The new Perkins program would require all schools to return the loan money Washington has given them over the years. The Department of Education estimates that 80 percent of the money schools have available for Perkins loans belongs to the federal government and would have to be returned by law if Congress doesn't reauthorize the program before 2014.
Under the overhaul, money returned from the schools would be redistributed by the Department of, Education to interested colleges that met the administration's qualifications through a new formula.
That would hurt New England colleges because they benefit more than others from the current formula -- which was shaped by lawmakers from the area, including former Sens. Edward Kennedy, D-Mass., and Chris Dodd., D-Conn.
Jeff Appel, senior policy adviser for student financial aid at the U.S. Department of Education, said an overhaul of the program is needed because Congress has not increased its funding for years.
He said schools shouldn't worry about being penalized for raising tuition because that policy won't be "hard and fast." He also said that Connecticut's colleges should not be concerned about losing out when Perkins loan money is redistributed because $8.5 billion will be added to the pot.
"People are given to worry that they'll lose something," Appel said. "But those fears are going to be allayed by all the new money in the program."
All public four-year colleges in Connecticut participate in the Perkins loan program, as do Yale University and 12 other private colleges in the state. But only one two-year school, Tunxis Community College in Farmington, has students who have received Perkins loans. The administration wants more community colleges and technical schools to join the program.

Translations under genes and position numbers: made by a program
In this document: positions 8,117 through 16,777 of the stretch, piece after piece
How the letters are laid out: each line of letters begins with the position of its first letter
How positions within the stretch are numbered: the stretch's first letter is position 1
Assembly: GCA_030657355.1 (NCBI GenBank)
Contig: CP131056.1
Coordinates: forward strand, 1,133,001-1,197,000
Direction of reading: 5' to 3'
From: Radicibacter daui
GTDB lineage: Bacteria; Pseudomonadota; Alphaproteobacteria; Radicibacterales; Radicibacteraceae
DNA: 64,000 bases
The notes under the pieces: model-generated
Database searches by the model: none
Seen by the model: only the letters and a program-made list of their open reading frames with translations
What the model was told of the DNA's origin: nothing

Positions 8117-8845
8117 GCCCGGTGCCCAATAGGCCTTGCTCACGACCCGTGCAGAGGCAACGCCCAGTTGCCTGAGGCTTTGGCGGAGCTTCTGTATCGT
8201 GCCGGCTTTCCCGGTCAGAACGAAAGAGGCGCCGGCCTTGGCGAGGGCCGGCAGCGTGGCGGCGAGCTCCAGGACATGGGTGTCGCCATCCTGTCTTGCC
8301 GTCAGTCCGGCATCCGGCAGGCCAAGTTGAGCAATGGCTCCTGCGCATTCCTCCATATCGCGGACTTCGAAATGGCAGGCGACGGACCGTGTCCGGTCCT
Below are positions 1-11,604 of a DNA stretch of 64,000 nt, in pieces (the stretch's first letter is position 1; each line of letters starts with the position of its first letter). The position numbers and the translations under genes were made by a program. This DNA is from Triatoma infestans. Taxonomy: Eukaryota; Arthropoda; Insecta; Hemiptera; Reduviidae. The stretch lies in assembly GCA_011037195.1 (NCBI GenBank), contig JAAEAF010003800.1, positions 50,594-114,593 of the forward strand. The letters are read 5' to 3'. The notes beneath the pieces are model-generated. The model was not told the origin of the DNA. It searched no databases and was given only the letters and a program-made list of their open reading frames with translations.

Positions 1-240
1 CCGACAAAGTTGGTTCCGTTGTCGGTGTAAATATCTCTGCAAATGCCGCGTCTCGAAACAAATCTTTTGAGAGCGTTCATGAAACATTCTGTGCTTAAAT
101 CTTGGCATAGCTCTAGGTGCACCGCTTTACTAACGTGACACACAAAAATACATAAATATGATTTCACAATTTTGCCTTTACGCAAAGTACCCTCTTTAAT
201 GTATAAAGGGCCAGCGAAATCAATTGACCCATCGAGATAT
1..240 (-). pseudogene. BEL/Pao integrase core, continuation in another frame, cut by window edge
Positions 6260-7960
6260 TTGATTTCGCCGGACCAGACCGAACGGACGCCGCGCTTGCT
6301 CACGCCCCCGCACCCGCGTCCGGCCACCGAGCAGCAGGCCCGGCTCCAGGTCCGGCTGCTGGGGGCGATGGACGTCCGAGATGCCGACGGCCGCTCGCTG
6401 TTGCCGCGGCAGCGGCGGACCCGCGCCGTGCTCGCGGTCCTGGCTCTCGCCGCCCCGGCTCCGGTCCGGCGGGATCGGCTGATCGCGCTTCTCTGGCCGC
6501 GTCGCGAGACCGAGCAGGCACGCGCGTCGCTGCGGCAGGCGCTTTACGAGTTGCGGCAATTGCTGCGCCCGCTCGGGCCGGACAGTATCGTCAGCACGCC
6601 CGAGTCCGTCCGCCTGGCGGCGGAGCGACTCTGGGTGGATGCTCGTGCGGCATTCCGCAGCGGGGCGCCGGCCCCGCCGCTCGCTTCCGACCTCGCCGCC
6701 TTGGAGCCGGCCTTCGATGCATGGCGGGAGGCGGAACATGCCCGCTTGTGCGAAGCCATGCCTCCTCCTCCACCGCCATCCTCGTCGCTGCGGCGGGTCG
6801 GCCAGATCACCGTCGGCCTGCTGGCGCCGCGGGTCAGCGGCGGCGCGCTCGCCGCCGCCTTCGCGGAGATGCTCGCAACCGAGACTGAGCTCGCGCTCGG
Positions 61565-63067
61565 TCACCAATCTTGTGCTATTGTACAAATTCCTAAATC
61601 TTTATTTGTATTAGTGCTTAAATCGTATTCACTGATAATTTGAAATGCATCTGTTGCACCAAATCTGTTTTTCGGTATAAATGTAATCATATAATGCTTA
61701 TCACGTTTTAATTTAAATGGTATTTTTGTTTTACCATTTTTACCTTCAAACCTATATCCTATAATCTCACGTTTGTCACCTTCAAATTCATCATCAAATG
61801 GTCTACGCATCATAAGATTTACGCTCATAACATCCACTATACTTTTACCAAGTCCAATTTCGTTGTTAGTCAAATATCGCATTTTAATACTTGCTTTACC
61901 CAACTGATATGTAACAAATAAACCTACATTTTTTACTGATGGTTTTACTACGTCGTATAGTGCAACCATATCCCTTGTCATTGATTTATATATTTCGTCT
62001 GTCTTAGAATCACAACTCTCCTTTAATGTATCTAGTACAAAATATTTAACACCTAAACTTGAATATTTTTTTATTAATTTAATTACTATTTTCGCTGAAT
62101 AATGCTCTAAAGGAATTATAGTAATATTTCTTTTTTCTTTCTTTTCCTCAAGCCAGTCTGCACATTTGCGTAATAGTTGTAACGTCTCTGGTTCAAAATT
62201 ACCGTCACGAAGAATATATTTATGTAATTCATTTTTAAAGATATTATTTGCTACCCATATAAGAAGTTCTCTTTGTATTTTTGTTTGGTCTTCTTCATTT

Dominic Yoia, Qunnipiac University's senior director of financial aid, said the Perkins program has suffered because the federal government hasn't contributed new money to it in years. He said many schools, including his, are rethinking their participation in it.
"There's a lot of work in managing the loans," Yoia said.
Attaching "new strings" to federal money for the loans will make the program even more unattractive to colleges, Yoia said.
'You can't hold their feet to the fire for something that's out of their control," he said of colleges' rising tuition costs. "A lot of schools are questioning the viability of the program."
Quinnipiac University gives about 350 students a $1,000 Perkins loan each year.
Terry Hartle, senior vice president at the Washington-based American Council on Education, said the Obama administration has "a germ of an idea" that's virtually impossible to implement in its current form.
One big problem is there's no way to track how a school's graduates fare in the job market, Hartle said.
"What we have here is an interesting intellectual idea," he said. "But we're a long way from a coherent proposal and even further away from something Congress can vote on."
Hartle also said polls and focus groups that show there's great concern about the affordability of college have driven the administration's plan, at least in part.
"It's a terrific election-year issue," he said.